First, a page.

Does your case involve an alleged generic trademark? Consider hiring trademark survey companies like Keegan & Donato Consulting to assess whether consumers consider the at-issue mark to be a common name or design, or a brand name or design.
Keegan & Donato Consulting has developed surveys for plaintiffs and defendants across the nation on issues related to likelihood of confusion, strength of mark, secondary meaning, acquired distinctiveness, dilution, genericness, false advertising, and many other topics within the fields of trademark and trade dress.
With a combined 30-plus years of experience in conducting consumer research studies, Keegan & Donato Consulting works on behalf of attorneys and their clients to provide research, analysis, affidavits, declarations and expert reports in support of trademark infringement and trade-dress litigation, and has collaborated extensively on cases that involve marketing, business and financial issues. Our litigation surveys have been accepted as evidence in matters involving a broad range of products and services.
What is Genericness?
The primary function of trademarks is to identify the origin (producer) of a product or service and to protect consumers from confusion and deception.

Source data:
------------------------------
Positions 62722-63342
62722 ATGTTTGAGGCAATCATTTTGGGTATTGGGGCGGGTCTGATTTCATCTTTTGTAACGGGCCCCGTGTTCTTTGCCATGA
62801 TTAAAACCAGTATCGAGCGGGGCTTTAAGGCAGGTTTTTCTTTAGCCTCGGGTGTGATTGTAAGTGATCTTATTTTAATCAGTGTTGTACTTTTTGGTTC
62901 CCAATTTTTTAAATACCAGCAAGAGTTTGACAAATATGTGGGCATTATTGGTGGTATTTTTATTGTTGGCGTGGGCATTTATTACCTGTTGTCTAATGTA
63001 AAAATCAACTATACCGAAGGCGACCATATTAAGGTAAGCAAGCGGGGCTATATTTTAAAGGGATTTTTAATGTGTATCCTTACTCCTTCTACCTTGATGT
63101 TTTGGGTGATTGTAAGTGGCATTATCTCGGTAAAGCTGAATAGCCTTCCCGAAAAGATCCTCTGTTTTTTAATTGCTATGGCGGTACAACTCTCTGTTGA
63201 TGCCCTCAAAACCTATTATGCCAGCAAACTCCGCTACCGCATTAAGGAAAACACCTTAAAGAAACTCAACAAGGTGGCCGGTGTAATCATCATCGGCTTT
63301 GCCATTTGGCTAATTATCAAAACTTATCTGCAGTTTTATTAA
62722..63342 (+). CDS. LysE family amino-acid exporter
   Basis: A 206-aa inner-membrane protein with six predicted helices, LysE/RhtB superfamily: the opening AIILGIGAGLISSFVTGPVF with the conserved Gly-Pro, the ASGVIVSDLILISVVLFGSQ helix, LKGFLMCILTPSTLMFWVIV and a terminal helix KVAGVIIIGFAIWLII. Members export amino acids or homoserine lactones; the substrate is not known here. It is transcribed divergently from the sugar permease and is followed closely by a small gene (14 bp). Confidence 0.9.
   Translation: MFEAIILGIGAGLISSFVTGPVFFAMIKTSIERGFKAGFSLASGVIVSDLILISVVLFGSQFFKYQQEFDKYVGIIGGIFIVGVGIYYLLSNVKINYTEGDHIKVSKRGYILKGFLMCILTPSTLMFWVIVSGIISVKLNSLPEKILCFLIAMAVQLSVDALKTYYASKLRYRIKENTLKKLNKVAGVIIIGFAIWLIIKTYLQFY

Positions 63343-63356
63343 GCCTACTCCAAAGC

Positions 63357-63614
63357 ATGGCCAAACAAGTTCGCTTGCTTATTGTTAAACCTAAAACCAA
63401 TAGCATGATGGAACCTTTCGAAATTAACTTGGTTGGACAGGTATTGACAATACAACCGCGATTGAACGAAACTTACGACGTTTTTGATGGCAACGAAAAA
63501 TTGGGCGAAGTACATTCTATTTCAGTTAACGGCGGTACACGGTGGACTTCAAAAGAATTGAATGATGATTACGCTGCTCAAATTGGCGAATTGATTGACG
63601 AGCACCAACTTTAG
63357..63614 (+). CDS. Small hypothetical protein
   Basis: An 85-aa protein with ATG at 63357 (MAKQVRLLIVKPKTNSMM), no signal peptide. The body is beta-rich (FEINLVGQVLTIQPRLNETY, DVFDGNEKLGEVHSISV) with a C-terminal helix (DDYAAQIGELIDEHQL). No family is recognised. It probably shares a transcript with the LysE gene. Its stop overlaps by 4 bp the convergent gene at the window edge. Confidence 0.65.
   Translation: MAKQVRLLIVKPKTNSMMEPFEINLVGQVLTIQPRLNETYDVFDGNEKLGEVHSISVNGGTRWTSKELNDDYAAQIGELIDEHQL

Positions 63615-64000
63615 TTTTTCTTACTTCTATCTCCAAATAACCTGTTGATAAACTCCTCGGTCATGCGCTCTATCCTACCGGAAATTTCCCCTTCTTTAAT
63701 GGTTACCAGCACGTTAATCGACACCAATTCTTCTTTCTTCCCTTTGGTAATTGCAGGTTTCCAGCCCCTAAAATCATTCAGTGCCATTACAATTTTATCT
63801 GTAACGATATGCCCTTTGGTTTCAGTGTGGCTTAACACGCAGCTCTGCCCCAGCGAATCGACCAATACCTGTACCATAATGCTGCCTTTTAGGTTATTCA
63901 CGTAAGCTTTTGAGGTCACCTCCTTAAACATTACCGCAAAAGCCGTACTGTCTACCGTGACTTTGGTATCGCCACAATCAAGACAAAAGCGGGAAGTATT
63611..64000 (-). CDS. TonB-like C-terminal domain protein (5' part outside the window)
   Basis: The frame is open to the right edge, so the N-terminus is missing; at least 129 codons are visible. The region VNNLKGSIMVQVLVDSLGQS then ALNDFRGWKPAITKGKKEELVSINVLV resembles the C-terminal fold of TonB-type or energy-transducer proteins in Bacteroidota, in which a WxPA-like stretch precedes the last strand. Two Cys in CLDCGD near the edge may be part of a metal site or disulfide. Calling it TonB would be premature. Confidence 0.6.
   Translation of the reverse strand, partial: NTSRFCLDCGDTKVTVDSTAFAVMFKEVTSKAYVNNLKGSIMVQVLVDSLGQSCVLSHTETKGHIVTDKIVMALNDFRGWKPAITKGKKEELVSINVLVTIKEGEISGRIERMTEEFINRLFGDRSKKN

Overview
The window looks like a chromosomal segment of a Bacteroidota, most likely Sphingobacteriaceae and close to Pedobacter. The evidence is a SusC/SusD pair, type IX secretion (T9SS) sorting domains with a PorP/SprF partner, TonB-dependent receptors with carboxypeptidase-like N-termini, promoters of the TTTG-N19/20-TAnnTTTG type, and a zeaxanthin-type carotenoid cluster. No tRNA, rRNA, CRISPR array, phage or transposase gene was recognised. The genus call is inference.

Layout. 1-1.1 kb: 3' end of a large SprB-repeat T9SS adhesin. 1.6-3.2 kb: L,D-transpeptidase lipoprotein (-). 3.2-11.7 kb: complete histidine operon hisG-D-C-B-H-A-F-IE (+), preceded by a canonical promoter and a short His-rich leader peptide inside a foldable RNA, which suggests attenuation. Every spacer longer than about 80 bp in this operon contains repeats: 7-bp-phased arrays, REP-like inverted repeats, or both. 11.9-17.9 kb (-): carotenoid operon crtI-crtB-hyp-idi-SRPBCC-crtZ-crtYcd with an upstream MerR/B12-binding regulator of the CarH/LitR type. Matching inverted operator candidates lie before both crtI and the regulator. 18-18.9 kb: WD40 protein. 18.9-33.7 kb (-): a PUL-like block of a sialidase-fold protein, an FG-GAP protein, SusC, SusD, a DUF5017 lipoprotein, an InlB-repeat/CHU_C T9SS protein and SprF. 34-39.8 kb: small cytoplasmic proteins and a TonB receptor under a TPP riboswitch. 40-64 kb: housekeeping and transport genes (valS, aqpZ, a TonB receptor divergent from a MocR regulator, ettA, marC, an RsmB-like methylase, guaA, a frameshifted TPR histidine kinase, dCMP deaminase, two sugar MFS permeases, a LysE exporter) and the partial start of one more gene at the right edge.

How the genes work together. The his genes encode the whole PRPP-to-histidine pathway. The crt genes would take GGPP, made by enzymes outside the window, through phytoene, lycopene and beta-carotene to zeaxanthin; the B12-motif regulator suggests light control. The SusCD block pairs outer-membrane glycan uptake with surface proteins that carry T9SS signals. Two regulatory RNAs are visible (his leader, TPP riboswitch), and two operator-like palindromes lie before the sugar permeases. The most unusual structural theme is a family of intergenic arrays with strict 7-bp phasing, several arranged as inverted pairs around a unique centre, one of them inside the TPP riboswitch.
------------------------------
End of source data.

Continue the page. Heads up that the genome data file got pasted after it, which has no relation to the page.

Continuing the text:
Generic marks are usually common dictionary words and are the weakest types of marks. They cannot be protected as trademarks because they are not distinctive and fail to distinguish a product or service from those of others or identify the source of the product or service.
Under the Lanham Act, a previously protected mark can be subject to cancellation if it “becomes the generic name for the goods or services, or a portion thereof, for which it is registered” (15 U.S. Code § 1064(3)). This has occurred over time to former trademarks, such as aspirin, cellophane, yoyo, escalator, shredded wheat, and linoleum, which eventually became the common names for those products.
Consequently, competitors will often attempt to convince the court that a legally protected trademark should be designated as generic and made available for everyone to freely use. Such was the case in Elliott v. Google, Inc., 45 F. Supp. 3d 1156 – Dist. Court, D. Arizona (2014).
The plaintiff, who had registered over 750 domain names where the first word was Google, argued that the Google trademark had become genericized because the public has come to understand the word, when used as a verb, to mean conducting a search of the Internet without regard to the search engine used.
Consumer survey evidence played a significant part in the case and demonstrates the need for hiring a qualified survey expert. The Court completely disregarded the plaintiff’s surveys as unscientific and poorly constructed, and rejected the survey expert as unqualified “to design a survey or to interpret survey results.” The Court eventually confirmed that “Google” remains a valid and protectable trademark.
Keegan & Donato Consulting regularly designs, executes, and presents the results of surveys to evaluate whether or not a trademark or trade dress is generic. When your case involves an alleged generic trademark, get in touch with us at (914) 967-9421 to find out how we can help.